"Those wounds," Joshua said thickly, staring at the hideously scarred abdomen with morbid fascination. "Dear God, she really cut him."
"Most of that was done by the coroner," Tannerton said. "This small slit is a stab wound. And this one."
"The pathologist did a good job with his mouth," Olmstead said appreciatively.
"Yes, didn't he?" Tannerton said, touching the sealed lips of the corpse. "It's unusual to find a coroner with an aesthetic sense."
"Rare." Olmstead said.
Joshua shook his head. "I still find it hard to believe."
"Five years ago," Tannerton said, "I buried his mother. That's when I met him. He seemed a little
... strange. But I figured it was the stress and the grief. He was such an important man, such a leading figure in the community."
"Cold," Joshua said. "He was an extremely cold and self-contained man. Vicious in business.
Winning a battle with a competitor wasn't always enough for him; if at all possible, he preferred to utterly destroy the other fellow. I've always thought he was capable of cruelty and physical violence. But attempted rape? Attempted murder?"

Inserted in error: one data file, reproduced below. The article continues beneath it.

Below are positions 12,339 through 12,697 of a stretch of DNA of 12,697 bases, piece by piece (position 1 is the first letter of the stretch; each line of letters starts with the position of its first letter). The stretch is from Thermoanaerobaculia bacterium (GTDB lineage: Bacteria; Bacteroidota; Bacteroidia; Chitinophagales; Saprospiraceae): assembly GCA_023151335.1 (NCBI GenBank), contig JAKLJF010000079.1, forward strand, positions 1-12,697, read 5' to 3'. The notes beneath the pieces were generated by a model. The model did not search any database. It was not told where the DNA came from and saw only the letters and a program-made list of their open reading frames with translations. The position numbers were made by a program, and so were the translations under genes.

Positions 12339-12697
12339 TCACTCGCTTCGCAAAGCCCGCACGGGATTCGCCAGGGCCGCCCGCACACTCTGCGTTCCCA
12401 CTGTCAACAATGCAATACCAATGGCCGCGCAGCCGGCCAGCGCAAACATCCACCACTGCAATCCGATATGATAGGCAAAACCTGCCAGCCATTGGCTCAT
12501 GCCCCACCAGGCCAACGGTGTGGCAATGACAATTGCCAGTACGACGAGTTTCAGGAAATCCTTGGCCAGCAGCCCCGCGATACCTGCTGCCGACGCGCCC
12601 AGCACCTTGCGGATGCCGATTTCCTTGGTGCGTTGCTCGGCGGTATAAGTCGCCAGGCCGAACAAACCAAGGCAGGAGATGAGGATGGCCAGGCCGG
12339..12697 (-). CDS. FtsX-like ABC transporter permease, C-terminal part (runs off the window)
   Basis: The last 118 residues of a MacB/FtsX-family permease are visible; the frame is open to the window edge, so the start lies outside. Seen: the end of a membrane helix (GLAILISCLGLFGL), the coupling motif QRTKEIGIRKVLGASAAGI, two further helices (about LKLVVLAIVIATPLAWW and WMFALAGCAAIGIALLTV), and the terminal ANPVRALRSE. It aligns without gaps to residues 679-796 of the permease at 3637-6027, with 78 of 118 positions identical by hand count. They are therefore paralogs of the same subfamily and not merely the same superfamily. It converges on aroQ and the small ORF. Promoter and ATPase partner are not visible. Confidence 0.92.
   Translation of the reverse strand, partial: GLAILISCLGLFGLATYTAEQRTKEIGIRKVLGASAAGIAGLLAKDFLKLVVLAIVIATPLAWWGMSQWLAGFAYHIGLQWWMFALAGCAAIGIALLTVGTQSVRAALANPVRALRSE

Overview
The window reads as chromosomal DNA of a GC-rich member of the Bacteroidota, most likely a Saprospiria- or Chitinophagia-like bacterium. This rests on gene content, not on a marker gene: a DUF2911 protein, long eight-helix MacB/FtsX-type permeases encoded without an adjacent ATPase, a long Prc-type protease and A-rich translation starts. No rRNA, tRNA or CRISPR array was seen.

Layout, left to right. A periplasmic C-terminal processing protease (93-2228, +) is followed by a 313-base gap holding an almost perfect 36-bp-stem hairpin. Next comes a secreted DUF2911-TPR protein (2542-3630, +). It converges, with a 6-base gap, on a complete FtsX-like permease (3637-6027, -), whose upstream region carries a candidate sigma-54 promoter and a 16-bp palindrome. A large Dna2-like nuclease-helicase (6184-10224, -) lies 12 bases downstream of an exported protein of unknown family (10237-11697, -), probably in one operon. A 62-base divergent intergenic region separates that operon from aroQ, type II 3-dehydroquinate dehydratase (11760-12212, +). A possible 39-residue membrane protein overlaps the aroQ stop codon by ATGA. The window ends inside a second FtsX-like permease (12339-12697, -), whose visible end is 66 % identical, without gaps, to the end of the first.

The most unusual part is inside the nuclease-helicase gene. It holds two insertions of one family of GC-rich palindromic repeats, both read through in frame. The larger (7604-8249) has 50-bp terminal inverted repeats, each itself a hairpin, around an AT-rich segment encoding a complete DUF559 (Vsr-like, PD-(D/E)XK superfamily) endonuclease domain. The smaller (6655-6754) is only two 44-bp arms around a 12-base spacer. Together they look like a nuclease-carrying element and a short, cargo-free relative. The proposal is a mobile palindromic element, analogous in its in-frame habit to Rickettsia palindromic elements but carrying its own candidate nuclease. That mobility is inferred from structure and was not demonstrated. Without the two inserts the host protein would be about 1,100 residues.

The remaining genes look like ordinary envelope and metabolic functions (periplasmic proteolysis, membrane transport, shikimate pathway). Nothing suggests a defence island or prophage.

Tannerton looked at Joshua and said, "Mr. Rhinehart, I've often heard it said that you don't mince words. You've got a reputation, a much admired reputation, for saying exactly what you think and to hell with the cost. But...."
"But when you're speaking of the dead, don't you think you ought to--"
Joshua smiled. "Son, I'm a cantankerous old bastard and not entirely admirable. Far from it! As long as truth is my weapon, I don't mind hurting the feelings of the living. Why, I've made children cry, and I've made kindly gray-haired grandmothers weep. I have little compassion for fools and sons of bitches when they're alive. So why should I show more respect than that for the dead?"